Throughout a 45-year career in the electric utility industry, it seems the only thing Charlie Grannis could not manage to tie down was his own lifestyle.
Grannis, currently a sales representative for Young & Company (manufacturers' representatives for the electric utility industry covering California and Nevada), cut his electric utility teeth on technology used to tie down and anchor transmission towers. And while that kept him focused on how to keep towers secured in one place, his career path took the opposite route, leading him around the world through most of the United States and Middle East over the past four decades.
Grannis started with Florida Power & Light (FP&L) in 1967 as a civil engineer tasked with working on foundation structures for transmission towers. But even his path to southern Florida has an element of wanderlust to it.
Born during World War II to an army engineer father, Grannis moved around quite a bit as a child, including life in Big Sur State Park in California when his father took an engineering job there. Eventually the family settled in the Miami, Florida, area, but Grannis got his engineering degree from Tri-State University in Angola, Indiana. He graduated in December and was about to take a job in Milwaukee, Wisconsin, when his parents coaxed him back down to Florida for a one-month vacation.
“It was colder than heck in Milwaukee,” Grannis recalls. “So while I was there, my brother-in-law said I should check with FP&L about a job. I never went back to the cold after that.”
He did, though, go many other places. At FP&L, Grannis worked on guy anchors and screw anchors, and through his work was offered a position with earth-anchoring company A.B. Chance, now part of Hubbell Power Systems. Chance moved Grannis to its headquarters in Centralia, Missouri, where his engineering group was tasked with expanding the company's screw anchor line across the country and around the world. Within a few years, Grannis was tapped to head up Chance's international business for screw anchors and related technology, with his first assignment in the Middle East, specifically Amman, Jordan.
In the late 1970s, Grannis traveled the Middle East and Asia, from Jordan to Egypt to Iraq and to India and Pakistan lining up Chance agents and reps.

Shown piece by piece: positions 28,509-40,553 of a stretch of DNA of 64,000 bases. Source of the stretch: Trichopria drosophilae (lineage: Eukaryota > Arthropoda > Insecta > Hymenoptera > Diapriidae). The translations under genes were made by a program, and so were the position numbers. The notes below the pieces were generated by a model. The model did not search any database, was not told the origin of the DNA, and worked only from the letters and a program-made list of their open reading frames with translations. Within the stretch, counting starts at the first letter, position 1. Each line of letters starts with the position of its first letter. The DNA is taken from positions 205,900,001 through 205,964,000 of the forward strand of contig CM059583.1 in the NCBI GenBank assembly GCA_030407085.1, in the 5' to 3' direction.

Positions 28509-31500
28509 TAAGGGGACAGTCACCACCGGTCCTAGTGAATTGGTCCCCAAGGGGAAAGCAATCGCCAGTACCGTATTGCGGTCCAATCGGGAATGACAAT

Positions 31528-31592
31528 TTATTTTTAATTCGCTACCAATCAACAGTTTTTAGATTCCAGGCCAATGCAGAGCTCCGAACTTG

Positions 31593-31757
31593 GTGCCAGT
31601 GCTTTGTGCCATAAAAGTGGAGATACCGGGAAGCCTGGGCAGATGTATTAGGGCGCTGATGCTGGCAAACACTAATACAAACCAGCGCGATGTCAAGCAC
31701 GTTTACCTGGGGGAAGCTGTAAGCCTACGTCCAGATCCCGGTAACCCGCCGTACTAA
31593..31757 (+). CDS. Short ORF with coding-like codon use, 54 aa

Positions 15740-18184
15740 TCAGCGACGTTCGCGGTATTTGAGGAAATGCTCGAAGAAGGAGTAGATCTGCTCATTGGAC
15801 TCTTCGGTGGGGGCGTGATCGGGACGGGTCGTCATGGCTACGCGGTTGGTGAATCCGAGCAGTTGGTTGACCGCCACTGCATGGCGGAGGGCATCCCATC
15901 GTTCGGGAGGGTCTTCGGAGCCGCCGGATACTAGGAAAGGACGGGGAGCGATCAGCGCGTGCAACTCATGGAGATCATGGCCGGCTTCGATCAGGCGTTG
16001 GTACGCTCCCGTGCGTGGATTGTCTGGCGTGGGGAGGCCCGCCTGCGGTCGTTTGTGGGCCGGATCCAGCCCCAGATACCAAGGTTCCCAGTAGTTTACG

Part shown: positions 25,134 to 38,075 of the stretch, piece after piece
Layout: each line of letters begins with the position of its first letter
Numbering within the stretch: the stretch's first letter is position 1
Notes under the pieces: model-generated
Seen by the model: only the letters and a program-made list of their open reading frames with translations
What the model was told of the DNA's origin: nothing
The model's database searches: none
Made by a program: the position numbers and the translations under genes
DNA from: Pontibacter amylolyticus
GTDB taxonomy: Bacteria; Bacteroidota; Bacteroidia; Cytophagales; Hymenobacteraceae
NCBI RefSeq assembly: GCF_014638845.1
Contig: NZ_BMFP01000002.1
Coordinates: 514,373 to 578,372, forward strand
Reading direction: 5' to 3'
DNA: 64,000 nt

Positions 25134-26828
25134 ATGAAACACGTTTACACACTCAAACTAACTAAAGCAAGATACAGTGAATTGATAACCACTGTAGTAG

“I hit the road with about 300 slides in carousels and a couple of short movies,” Grannis recalls. “It was 1978, we didn't have computers back then. My wife, Diana [the original Charles and Lady Di], did not like Amman too well. It was kind of tough living.”
Grannis told Chance the couple wanted to move to Dubai for the remainder of his contract in the Middle East, while Chance would have preferred he be based in Saudi Arabia. Dubai won out, and for at least one member of the Grannis family, things started to get better.
“The apartment house we lived in was owned by Hyatt Regency,” Grannis notes. “In the lobby, we had an ice skating rink, the first one in the Middle East. It was pretty elaborate for 1979. So while I was fighting through the airports of Libya and Syria, Diana was living in the ‘Taj Mahal,’ ice skating and enjoying the good life!”
At the end of the Dubai stay, the coupled moved to Birmingham, Alabama, still with A.B. Chance, but after three years was ready to move to the San Francisco, California, area, where his wife was from. Grannis signed on with Young & Company to sell products and services, including instrumentation, system controls, tools, materials and training for electric transmission and distribution systems throughout California and Nevada.
Happy to be settled in the Bay Area, Grannis comes away from four decades traveling the world with fond memories.
“We sold the first bucket trucks ever in Syria,” he exclaims. “They had never even seen them before we brought them over. We sold the first expulsion cut-outs to Baghdad, Iraq.”
He has also collected observations on the global electric utility industry. “The biggest change has been in equipment, not materials,” Grannis begins. “The advent of the computer is the biggest thing I have seen in this industry. We used to go out with surveyors. Now they use Google and aerial photographs. It seems they can build a line and never have to leave the office. You can simulate an earthquake with a computer. When I was getting started, you had to go out and shake something to see if it would stand, or wait for an earthquake and then go out and see what lasted and copy that design.”
The current industry buzzword “smart grid,” Grannis adds, is really not that new. “The smart grid started in the 1960s. That's when we started with automatic switches, putting motor controls in them.”
Regarding the future of power generation, Grannis has some advice: “Nuclear will always be the most efficient way to generate electricity. This is an old man saying, ‘Wise up guys, somebody develop a nuclear generator that does not create nuclear waste.’”